Britton’s Catholic connections again stood him in good stead at the general election of 1620, when he was returned for Gatton. His sister was in the same Augustinian convent in Flanders as two daughters of William Copley, the lord of the manor of Gatton, seven miles from his home. However, his election on 12 Dec. was highly irregular, as it took place at a private meeting of inhabitants of the borough; a public meeting of the freeholders the following day produced a different result. Present when the Gatton case was considered at the privileges committee on 6 Feb., Britton was allowed to present a defence of his election to the House the following day after Sir George More had delivered the committee’s report. He spoke well enough to convince Sir Samuel Sandys that he had justice on his side, but as Sandys ruefully observed, there would be ‘other causes to put him out’. Britton’s Catholic sympathies, to which Sir George More had referred in his report, may have been decisive in causing the House to unseat him on 7 February.21

Sir Edward Coke, who had spoken against the validity of his election on 7 Feb., chaired the committee for grievances in its examination of Britton’s various interests. Britton appeared before the committee on 23 Mar. for the warrens commission, admitting that he was the prime mover in the project. He also admitted that he had ‘sent out ... 600 process of all kinds, and made about 60 compositions, which yielded £30 or £40 apiece’, but denied being familiar with the Crown law officers who had approved the patent. On 26 Mar., the House decided that the two commissions, although ‘inconvenient’, were not grievances, but on 27 Apr. it judged the goldbeaters’ patent a grievance both in creation and execution.22 Both his commissions and the goldbeaters’ patent were called in by the Proclamation of 10 July 1621, which left the legality of the sealing wax patent to be decided by the courts.23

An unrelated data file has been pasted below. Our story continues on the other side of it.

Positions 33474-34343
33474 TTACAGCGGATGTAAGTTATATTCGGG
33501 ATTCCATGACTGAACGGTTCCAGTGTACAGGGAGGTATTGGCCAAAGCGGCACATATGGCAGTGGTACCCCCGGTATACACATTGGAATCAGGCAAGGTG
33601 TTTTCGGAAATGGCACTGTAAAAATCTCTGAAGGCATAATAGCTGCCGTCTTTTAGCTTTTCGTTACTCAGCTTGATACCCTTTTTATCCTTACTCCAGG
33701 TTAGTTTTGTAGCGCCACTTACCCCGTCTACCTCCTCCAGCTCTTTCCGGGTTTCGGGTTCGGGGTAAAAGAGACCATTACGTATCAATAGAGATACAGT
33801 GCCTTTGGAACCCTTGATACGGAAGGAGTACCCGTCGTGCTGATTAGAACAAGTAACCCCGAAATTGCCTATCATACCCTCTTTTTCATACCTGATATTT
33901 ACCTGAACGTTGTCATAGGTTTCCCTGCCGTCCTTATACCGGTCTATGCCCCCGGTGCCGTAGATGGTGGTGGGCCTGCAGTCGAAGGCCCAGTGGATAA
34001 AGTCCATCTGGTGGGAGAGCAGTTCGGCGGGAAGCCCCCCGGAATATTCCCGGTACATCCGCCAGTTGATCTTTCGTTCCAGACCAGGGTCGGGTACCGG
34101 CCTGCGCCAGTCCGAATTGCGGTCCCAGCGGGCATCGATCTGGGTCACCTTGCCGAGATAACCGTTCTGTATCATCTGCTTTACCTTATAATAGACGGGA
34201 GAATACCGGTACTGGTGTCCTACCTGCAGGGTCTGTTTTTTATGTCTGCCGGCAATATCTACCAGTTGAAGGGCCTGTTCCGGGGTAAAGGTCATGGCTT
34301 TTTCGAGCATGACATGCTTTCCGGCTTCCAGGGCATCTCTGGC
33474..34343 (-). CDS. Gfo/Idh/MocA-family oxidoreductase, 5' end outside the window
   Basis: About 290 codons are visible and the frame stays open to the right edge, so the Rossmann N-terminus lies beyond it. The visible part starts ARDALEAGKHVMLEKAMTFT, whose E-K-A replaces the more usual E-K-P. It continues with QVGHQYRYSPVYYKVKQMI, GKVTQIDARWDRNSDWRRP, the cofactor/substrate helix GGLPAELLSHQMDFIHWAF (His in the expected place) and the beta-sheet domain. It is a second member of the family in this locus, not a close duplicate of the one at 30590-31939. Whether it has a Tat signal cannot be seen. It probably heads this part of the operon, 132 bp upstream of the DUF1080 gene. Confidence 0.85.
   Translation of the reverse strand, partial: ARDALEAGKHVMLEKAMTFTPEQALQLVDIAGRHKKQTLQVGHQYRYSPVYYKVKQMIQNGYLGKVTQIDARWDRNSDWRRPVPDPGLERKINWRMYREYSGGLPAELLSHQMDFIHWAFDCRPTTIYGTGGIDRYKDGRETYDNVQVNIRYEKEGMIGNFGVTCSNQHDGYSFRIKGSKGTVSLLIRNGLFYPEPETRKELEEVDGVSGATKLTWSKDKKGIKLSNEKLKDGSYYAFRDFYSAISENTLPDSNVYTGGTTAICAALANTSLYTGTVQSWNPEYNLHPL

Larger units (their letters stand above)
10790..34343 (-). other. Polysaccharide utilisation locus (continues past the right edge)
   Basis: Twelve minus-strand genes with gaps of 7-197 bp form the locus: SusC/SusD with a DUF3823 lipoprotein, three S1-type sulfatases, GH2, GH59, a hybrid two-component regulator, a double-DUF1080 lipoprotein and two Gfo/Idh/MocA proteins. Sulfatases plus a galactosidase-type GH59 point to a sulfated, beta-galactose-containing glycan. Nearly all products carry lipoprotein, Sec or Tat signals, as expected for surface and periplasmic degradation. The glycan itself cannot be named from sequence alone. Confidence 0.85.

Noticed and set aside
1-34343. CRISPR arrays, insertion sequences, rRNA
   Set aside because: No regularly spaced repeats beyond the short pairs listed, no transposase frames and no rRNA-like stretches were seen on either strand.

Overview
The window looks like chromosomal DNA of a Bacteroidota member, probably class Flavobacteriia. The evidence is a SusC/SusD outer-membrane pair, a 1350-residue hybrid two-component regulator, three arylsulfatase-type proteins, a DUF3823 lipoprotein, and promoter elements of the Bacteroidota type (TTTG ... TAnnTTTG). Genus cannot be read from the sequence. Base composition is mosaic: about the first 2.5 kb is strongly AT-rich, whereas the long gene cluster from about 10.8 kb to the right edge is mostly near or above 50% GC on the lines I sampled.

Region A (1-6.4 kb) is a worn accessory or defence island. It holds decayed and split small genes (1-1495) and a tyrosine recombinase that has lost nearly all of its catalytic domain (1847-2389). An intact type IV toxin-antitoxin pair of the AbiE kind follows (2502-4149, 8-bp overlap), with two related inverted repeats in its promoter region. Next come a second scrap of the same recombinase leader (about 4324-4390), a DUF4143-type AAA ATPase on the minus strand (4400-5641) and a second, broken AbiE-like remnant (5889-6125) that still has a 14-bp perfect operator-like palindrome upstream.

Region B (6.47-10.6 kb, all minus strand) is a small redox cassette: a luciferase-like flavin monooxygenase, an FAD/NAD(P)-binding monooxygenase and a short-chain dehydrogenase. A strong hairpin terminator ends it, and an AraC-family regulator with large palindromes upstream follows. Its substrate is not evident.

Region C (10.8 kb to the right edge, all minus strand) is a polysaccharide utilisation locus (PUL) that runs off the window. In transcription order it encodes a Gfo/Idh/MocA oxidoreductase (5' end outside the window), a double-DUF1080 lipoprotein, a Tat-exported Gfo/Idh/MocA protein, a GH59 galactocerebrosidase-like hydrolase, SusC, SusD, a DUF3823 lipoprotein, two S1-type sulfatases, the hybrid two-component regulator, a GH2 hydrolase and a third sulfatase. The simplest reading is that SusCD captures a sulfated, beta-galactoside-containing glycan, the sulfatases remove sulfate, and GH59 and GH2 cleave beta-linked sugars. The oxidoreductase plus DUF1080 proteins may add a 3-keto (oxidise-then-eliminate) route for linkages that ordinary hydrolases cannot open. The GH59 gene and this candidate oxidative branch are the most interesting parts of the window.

Britton was living in 1629 at Yateley in Hampshire, whence he wrote to one of the deputy lieutenants to excuse the default of his son Beverley in the county musters.24 His date of death is unknown and no will or grant of administration of his estate has been found. His son became a partner in the soap monopoly in 1631 but nothing further is known of the family.25

Ref Volumes: 1604-1629

Authors: Alan Davidson / Ben Coates


  • 1. Wilts. Arch. Mag. xx. 91; A.T. Everitt, ‘Thomas Pounde, S.J.’, N and Q (ser. 10), iv. 268-9.
  • 2. Harl. 1111, f. 56v; Harl. 1181, f. 56; Vis. Worcs. (Harl. Soc. xxvii), 26; Vis. Berks. (lvi), 109, 149; GI Admiss. 149.
  • 3. Shaw, Knights of Eng. ii. 161.
  • 4. Hants RO, 44M69/40/26.
  • 5. CD 1621, vii. 466-7.
  • 6. Ibid. 449.
  • 7. VCH Wilts. iii. 88-89; vii. 67; Recusant Rolls ed. H. Bowler (Cath. Rec. Soc. lxi), 233; Cal. Assize Recs. Suss. Indictments, Eliz I. ed. J.S. Cockburn, 361.
  • 8. CSP Dom. 1581-90, p. 140; Chron. of Eng. Augustinian Canonesses Regular of the Lateran ed. A. Hamilton, i. 151;
  • 9. A.T. Everitt, ‘Thomas Pounde, S.J.’, N and Q (ser. 10), v. 96.
  • 10. CSP Dom. 1603-10, p. 414.
  • 11. Surr. Hist. Cent. LM/1380/4; VCH Surr. iii. 329.
  • 12. Oxford DNB sub Arundell, Thomas; Dorset RO, DC/CC, acc. 7998, unfol. (Arundell to Mayor, 14 Feb. 1614).
  • 13. Procs. 1614 (Commons), 160.
  • 14. Ibid. 189.
  • 15. CJ, i. 573a.
  • 16. CD 1621, vi. 466.
  • 17. Ibid. vii. 449.
  • 18. CJ, i. 580a, 603a; CD 1621, vii. 527-31.
  • 19. CSP Dom. 1611-18, p. 599.
  • 20. STAC 8/72/5.
  • 21. Nicholas, Procs. 1621, i. 20, CJ, i. 512a-b; CD 1621, ii. 33; iv. 24.
  • 22. Nicholas, i. 337-40; CJ, i. 573a, 603a; CD 1621, iv. 188-9; v. 322.
  • 23. CD 1621, vii. 372, 450, 467.
  • 24. Hants RO, 44M69/40/26.
  • 25. C66/2501.